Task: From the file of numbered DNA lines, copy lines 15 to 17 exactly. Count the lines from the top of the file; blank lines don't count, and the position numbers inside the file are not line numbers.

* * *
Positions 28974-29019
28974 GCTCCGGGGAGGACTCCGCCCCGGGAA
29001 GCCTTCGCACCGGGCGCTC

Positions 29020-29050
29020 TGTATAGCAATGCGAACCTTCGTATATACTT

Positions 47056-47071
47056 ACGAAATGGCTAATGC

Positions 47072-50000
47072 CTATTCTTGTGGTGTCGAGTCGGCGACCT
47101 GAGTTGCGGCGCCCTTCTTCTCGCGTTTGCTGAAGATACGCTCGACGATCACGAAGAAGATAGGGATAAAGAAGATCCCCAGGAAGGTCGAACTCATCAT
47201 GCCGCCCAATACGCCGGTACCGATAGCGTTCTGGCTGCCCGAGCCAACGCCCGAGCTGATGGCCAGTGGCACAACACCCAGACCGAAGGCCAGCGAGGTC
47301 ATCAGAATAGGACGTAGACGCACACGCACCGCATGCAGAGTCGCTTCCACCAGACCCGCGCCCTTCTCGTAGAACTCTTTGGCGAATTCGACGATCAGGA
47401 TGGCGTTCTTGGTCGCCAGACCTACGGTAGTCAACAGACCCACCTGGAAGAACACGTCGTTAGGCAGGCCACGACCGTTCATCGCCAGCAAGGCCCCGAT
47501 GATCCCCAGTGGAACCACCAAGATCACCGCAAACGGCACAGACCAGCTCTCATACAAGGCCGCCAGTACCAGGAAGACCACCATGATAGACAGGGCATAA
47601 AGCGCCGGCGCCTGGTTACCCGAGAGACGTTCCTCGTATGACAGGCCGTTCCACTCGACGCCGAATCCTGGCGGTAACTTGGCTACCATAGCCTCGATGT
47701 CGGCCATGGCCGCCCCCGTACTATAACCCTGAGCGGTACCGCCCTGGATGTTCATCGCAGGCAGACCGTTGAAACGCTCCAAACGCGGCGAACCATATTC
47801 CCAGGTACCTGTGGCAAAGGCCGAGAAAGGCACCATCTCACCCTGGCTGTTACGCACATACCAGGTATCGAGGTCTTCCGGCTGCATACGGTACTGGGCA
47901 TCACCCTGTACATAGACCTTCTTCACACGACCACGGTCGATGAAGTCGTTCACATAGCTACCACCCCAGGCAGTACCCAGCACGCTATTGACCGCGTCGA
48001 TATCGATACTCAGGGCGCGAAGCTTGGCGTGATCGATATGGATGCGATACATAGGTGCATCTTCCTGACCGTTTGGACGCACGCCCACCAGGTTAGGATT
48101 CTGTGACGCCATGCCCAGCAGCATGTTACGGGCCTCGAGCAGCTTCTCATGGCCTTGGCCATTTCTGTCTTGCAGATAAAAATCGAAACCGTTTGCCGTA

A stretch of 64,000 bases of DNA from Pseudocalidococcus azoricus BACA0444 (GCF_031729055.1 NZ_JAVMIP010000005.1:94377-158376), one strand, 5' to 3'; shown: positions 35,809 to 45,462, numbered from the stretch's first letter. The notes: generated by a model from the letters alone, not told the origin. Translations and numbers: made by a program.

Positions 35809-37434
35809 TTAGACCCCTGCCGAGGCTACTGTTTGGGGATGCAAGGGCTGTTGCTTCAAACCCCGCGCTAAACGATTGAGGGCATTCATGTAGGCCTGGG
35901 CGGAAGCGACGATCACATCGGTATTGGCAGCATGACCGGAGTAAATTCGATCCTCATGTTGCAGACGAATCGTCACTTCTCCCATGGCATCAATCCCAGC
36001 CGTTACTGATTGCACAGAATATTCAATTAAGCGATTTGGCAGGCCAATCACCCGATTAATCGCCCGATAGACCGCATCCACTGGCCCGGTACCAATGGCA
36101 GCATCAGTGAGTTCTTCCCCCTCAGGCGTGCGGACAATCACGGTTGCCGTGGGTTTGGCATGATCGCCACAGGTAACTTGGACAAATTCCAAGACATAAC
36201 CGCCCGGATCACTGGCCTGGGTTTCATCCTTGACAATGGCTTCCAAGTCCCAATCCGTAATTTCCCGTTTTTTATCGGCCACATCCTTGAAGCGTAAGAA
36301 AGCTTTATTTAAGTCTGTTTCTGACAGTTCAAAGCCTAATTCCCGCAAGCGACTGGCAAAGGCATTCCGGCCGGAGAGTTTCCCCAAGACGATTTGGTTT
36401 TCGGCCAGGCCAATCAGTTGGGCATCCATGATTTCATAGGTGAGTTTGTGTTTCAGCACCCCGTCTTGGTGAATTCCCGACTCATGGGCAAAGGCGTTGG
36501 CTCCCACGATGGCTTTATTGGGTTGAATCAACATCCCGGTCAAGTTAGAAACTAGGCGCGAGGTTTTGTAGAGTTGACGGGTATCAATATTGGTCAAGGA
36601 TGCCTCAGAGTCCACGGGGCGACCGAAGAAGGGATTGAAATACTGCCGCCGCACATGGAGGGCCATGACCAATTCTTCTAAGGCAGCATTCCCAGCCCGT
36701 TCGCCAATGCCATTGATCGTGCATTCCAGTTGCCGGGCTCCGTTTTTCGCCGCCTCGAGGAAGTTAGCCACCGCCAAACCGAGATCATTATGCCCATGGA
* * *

47601 AGCGCCGGCGCCTGGTTACCCGAGAGACGTTCCTCGTATGACAGGCCGTTCCACTCGACGCCGAATCCTGGCGGTAACTTGGCTACCATAGCCTCGATGT
47701 CGGCCATGGCCGCCCCCGTACTATAACCCTGAGCGGTACCGCCCTGGATGTTCATCGCAGGCAGACCGTTGAAACGCTCCAAACGCGGCGAACCATATTC
47801 CCAGGTACCTGTGGCAAAGGCCGAGAAAGGCACCATCTCACCCTGGCTGTTACGCACATACCAGGTATCGAGGTCTTCCGGCTGCATACGGTACTGGGCA